Schools

Public or Private School?

Before making any major decisions about your children’s education, it’s important to consider their individual ability, character and requirements.

This is of particular importance if you’re able to choose between public and private education, when the following points should be considered:

  •  How long are you planning to stay in Canada? If you’re uncertain, it’s probably better to assume a long stay. Due to language and other integration problems, enrolling a child in a Canadian school (public or private) with a Canadian syllabus is recommended only for a minimum of one year, particularly for teenage children.
  •  Bear in mind that the area where you choose to live will affect your choice of public schools. It’s usually necessary to send your child to the public school that serves the area where you live, which is why homes within the catchment area of desirable schools are in demand and more expensive. It’s difficult and may be impossible to get your child accepted at a public school in another area. In some cities (e.g. Edmonton) parents can send their children to any school in the city and in Manitoba parents can choose any school in the province, provided places are available.
  •  Do you know where you’re going after Canada? This may be an important consideration regarding your children’s schooling. How old are your children and what age will they be when you plan to leave Canada? What future plans do you have for their education and in which country?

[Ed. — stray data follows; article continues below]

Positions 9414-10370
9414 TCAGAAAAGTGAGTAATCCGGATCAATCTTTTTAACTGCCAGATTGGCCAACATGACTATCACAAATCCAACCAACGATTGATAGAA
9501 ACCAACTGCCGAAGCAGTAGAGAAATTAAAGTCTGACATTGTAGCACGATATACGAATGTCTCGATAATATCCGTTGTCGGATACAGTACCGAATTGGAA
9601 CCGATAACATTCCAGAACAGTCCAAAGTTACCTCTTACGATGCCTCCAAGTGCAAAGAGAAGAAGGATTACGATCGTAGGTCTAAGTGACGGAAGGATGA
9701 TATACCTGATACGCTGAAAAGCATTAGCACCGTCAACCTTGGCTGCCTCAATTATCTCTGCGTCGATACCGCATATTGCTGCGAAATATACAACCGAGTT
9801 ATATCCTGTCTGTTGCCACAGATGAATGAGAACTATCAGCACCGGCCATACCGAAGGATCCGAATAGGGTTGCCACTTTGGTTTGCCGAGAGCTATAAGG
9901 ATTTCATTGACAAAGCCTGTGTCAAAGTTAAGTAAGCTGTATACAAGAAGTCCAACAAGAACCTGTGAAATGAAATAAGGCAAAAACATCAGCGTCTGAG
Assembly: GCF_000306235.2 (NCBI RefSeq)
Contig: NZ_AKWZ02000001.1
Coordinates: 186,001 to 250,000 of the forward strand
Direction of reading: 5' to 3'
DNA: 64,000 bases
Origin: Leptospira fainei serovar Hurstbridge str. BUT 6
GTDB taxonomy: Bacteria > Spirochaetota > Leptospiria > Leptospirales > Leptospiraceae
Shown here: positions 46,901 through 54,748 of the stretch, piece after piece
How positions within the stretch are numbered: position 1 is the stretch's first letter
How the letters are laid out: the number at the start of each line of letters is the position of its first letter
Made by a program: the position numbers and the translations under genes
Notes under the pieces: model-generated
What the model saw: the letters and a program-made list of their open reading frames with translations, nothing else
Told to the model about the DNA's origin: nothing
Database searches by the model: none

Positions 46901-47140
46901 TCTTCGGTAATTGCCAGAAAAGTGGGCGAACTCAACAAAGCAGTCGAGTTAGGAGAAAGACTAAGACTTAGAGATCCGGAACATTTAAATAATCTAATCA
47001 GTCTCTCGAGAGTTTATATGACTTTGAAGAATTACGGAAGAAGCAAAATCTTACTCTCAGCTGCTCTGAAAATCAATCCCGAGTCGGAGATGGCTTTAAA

•  What educational level are your children at now and how will they fit into the Canadian public school system or a private school? The younger they are, the easier it will be to place them in a suitable school.
  •  If your children don’t speak English or French, how do they view the thought of studying in one of these languages? Are they willing to take ESL or FSL classes? Does the school offer a good programme? Alternatively, is schooling available in Canada in their mother tongue?
  •  What are the school hours and the school holiday (vacation) periods? How will they affect your family’s work and leisure activities?
  •  Is religion an important consideration in your choice of school? Around a quarter of public schools are Roman Catholic ‘separate’ (i.e. denominational) schools and many private schools are also maintained by religious organisations.
  •  Do you want your children to attend a mixed (co-educational) or a single-sex school? All public schools in Canada and the majority of private schools are mixed.
  •  Should you send your children to a boarding school? If so, should it be in Canada or in another country?
  •  What are the secondary and higher education prospects for your children in Canada or another country? Are Canadian examinations or qualifications recognised in your home country or the country where you plan to live after leaving Canada?
  •  Do the schools under consideration have a good academic record? What percentage of high school pupils go on to higher education? Other important indicators are the school dropout rate, the average daily attendance rate, the expenditure per pupil (including textbooks) and the average teacher salary.
  •  How large are the classes? What is the teacher-student ratio?

Obtain the opinions and advice of others who have been faced with the same decisions and problems as yourself and collect as much information as possible before making any decisions. Speak to the principals and teachers of schools on your shortlist. Finally, most parents find that it’s beneficial to discuss the alternatives with their children before coming to a decision.

This article is an extract from Living and working in Canada. Click here to get a copy now.

Further reading

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